The Washington Post examines the question…..
In the 2018 midterm elections, women like Kupernik and Stacishin were part of a women-led army that changed politics. Women who had never been particularly active politically worked phone banks, wrote postcards and sent text messages to voters. They were repulsed by Trump and determined to do something about it.
They met in small groups, marched in the streets and went door-to-door to encourage people to vote for Democrats. Their passions were palpable. Many of the congressional candidates they were supporting flipped Republican-held seats, all part of a political tide strong enough to flush the GOP from control of the House, dealing Trump a major defeat. The Pew Research Center has estimated that 62 percent of White women with college degrees backed Democrats for the House four years ago.
For much of this year, the political dynamics appeared to be the reverse of 2018 — a rebellion against Biden poised to eliminate Democrats’ slim majorities in the Senate and House. History alone suggested that. But the crosscurrents are more varied than they were four years ago. Earlier predictions of sweeping Republican gains have been tempered by the changing political climate, thanks in large part to the Dobbs decision, though the GOP remains favored to take control of the House. In the final weeks, with concerns about the economy still dominant, elections could turn on how much sustaining energy the Dobbs decision provides for Democrats or whether it fades in the face of bread-and-butter concerns.
Biden’s approval ratings remain well below 50 percent, though his average rating is not as low as it was a few months ago. Inflation continues at decades-high levels. Crime in major cities and some suburban areas is up. The influx of undocumented immigrants gnaws at many voters. All that continues to push toward Republican victories.
But the midterms are shaping up to be more than just a referendum on the president. Trump remains a central, and polarizing, figure at center stage. He continues to claim falsely the 2020 election was stolen and has remained in the news because of investigations into the Jan. 6, 2021, attack on the Capitol and his handling of classified documents. He maintains a tight grip on the GOP base and, as election deniers have won many GOP primaries this year, this Trumpian Republican Party is seen by many voters as a growing threat….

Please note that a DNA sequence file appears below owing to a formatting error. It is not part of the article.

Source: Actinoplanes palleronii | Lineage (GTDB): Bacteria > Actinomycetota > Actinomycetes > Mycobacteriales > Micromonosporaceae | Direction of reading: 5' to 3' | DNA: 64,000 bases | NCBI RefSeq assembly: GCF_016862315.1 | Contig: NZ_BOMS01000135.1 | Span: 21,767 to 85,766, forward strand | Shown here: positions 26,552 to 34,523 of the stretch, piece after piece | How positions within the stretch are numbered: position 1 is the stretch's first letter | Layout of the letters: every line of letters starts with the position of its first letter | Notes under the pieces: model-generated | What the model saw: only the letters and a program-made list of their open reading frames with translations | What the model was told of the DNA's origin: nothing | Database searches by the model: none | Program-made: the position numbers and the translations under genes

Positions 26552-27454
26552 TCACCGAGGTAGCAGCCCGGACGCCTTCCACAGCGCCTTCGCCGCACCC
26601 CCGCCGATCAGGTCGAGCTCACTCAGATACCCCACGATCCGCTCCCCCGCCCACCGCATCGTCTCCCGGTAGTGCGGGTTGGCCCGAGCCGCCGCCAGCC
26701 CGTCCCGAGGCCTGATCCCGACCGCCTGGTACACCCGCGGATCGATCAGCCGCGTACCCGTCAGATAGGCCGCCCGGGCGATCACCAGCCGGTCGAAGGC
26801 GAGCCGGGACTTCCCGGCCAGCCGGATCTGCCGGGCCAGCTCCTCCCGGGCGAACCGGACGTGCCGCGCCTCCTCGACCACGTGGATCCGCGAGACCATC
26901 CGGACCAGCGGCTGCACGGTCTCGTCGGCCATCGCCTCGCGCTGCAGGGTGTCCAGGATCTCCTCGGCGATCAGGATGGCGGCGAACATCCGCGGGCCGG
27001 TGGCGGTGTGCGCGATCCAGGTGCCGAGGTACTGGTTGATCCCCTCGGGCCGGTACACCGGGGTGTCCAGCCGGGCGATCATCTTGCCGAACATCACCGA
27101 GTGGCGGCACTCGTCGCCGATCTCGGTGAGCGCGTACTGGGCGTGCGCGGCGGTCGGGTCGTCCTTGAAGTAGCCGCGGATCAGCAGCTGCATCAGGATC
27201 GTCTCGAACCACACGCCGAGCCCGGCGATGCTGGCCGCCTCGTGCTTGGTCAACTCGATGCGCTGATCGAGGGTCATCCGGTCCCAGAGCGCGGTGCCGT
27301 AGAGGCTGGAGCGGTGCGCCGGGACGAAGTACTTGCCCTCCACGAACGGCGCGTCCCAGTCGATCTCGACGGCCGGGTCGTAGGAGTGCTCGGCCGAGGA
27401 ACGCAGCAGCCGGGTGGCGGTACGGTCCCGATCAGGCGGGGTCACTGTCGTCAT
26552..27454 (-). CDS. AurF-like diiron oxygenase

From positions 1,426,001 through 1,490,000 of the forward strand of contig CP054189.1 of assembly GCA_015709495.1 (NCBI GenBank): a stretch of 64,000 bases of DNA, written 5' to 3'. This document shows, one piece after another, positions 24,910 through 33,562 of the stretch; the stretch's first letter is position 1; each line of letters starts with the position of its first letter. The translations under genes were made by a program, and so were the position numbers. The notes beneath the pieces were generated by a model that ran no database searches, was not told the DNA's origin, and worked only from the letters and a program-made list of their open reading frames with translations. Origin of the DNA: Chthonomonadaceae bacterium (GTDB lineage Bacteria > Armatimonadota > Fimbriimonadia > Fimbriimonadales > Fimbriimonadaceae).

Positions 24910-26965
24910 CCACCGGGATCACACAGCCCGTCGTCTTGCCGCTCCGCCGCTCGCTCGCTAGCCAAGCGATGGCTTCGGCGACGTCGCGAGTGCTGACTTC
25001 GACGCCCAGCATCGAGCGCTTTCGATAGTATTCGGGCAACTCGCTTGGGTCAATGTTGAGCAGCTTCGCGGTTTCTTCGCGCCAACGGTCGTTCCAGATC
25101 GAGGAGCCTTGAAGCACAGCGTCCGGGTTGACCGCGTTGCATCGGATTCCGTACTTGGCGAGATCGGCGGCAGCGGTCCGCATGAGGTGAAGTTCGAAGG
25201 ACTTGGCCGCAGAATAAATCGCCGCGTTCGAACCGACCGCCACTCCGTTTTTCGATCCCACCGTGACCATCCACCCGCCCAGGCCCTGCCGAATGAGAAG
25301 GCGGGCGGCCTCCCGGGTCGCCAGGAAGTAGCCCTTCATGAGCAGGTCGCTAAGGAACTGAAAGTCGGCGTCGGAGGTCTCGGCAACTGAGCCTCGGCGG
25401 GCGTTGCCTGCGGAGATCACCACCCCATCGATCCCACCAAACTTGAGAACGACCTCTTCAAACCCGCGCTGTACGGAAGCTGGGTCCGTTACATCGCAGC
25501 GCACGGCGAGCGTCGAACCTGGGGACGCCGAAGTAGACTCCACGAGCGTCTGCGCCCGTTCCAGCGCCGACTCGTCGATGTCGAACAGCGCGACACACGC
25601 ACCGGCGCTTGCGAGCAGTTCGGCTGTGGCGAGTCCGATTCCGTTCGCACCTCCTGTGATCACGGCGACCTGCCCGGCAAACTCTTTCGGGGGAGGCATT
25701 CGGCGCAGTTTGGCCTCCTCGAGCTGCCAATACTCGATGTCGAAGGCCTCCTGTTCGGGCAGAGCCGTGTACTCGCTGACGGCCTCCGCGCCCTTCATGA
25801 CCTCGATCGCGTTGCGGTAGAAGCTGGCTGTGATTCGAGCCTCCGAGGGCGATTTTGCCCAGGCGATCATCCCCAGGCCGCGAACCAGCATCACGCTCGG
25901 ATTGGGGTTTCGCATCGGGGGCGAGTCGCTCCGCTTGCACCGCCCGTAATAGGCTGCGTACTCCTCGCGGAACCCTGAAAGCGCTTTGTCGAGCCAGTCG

No single group of voters holds the key to the midterm elections, but both parties see the following demographic blocs as critical.
- Black voters are the Democrats’ most important and reliable constituency, particularly Black women. Democratic candidates will need another big turnout from them, though some Black men have been receptive to Trump’s appeals.
- Competition for Latino voters has intensified as they have shown a greater tendency to drift from their Democratic moorings. Republicans think they can register gains among Latinos in Nevada, Texas and some other states.
- Working-class White voters — men and women — have become a key constituency for Republicans. GOP candidates will need their strong support, as has been the case since Trump was elected.
- White women with college educations, the focus here, are another key to November. Will they stay with Democrats in the way they did four years ago? Will some shift back toward Republicans, as happened in the Virginia governor’s race in 2021? Will many of them choose not to vote, conflicted by their choices or simply out of disinterest or exhaustion with politics?
In the coming weeks, The Washington Post will be looking at some of the voters who will decide the fate of the next Congress, and assessing whether Democrats can maintain the coalition that propelled them to victories in 2018 and 2020. This “Deciders” series begins with a look from Colorado and how some women in Denver and its suburbs view the country, the issues, their families and themselves….